In North Korea’s first parliamentary election since Kim Jong-un took over following the death of Kim Jong-il, the “dear leader” dominated the Sunday polls, winning 100 percent of the vote.
Kim stood on a celebratory stage in the symbolic Mount Paekdu district earlier Monday, surrounded by crowds of fervent party supporters and loyal politicians.
The state news agency reported that Kim took a “100 percent victory” and the elections, also received a turnout of 100 percent nationwide.
“This is an expression of all the service personnel and people’s absolute support and profound trust in supreme leader Kim Jong-un as they single-mindedly remain loyal to him.”, the North Korean state media agency declared earlier Monday.
While the elections are obviously faked, the voting system effectively provides the government with another powerful tool to monitor public political dissent. Each ballot has a single named listed with only two options; “yes” or “no.”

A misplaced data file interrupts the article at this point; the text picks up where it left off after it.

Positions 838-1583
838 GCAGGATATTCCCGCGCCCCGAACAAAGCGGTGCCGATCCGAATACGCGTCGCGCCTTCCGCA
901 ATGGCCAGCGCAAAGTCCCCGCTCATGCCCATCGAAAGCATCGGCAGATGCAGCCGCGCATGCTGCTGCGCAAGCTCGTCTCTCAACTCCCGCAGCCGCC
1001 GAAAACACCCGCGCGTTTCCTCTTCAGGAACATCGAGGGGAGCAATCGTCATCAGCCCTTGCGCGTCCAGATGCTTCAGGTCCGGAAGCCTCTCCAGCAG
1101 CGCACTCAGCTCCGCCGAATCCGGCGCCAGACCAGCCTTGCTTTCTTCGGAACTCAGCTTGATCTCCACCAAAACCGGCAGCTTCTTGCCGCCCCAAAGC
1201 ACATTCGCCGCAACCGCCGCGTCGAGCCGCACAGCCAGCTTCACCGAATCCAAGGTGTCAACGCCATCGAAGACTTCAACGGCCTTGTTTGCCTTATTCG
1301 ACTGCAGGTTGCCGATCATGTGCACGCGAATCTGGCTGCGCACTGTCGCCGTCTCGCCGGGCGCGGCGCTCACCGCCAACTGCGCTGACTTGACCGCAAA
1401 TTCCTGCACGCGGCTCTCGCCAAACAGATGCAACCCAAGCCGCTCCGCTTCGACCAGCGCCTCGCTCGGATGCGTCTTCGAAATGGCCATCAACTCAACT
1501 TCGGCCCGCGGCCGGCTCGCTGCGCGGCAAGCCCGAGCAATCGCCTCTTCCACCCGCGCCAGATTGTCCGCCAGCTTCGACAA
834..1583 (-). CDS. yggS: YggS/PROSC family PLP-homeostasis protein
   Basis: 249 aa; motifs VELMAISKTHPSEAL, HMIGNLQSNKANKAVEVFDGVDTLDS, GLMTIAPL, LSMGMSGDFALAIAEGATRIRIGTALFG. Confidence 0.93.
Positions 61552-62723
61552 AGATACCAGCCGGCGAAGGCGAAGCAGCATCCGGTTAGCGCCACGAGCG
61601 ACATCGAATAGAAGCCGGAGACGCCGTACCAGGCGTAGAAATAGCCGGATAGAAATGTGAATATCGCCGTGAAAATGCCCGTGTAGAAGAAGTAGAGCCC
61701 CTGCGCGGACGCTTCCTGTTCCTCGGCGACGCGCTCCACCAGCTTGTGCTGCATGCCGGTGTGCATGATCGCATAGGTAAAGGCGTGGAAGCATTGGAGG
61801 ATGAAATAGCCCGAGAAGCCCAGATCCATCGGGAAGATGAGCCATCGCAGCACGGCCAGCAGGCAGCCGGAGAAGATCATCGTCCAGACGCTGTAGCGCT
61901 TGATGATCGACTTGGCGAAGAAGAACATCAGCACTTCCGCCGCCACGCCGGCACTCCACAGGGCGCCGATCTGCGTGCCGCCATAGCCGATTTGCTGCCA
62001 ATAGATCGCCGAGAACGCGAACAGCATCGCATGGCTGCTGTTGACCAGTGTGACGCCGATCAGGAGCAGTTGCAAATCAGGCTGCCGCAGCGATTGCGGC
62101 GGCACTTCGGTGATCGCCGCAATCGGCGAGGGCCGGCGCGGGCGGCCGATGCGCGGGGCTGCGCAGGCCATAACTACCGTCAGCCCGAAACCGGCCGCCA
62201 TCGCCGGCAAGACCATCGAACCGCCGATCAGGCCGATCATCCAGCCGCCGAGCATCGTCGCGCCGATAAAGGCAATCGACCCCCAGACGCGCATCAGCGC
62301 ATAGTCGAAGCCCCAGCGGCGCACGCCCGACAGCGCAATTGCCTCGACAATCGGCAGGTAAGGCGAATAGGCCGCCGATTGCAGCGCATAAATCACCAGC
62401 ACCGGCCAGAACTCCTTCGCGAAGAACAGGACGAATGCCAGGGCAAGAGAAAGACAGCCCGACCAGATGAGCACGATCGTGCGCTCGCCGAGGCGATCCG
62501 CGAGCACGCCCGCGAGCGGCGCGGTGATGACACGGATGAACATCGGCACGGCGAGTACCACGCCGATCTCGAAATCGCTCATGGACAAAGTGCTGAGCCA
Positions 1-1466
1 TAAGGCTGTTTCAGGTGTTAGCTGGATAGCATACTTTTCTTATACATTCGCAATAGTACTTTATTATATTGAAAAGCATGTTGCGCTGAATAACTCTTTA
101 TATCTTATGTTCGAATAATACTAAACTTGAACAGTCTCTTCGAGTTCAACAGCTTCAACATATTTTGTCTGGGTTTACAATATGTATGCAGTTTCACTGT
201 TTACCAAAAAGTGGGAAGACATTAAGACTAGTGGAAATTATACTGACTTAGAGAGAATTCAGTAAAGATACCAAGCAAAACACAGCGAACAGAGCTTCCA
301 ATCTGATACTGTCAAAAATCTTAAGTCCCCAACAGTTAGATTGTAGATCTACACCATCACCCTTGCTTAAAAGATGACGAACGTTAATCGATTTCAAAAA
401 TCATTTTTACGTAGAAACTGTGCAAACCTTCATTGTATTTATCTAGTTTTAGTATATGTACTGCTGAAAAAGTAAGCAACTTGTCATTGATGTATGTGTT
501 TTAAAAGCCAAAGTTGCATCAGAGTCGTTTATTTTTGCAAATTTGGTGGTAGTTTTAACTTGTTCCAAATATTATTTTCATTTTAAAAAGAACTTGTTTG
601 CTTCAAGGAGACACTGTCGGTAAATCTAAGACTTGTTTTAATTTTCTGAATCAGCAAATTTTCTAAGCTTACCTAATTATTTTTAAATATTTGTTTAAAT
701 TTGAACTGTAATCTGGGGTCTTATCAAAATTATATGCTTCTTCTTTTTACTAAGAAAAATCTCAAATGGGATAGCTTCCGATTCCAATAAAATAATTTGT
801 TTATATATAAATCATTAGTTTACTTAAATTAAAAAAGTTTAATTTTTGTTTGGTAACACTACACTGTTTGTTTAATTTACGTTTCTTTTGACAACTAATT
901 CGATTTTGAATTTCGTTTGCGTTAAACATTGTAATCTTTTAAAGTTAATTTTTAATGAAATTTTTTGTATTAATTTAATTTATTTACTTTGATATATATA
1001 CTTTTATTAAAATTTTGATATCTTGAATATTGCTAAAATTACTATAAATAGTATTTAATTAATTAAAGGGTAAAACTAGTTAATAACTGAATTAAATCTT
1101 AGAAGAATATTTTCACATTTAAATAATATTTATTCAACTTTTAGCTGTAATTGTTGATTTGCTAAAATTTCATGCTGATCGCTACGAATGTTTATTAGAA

Authorities will review who didn’t vote to investigate possible defections, The Independent reports.
Michael Madden, editor of the NK Leadership Watch website, told The Independent that the autocratic North holds elections for one main reason: They provide “the most comprehensive assessment of the population.”
Despite the lack of any contest, every five years or so the international community attentively watches the North Korean elections. The changing political line-up of the North’s so-called “deputies” provides a rare and practical glimpse into the potential strategy of the ruling Workers’ Party.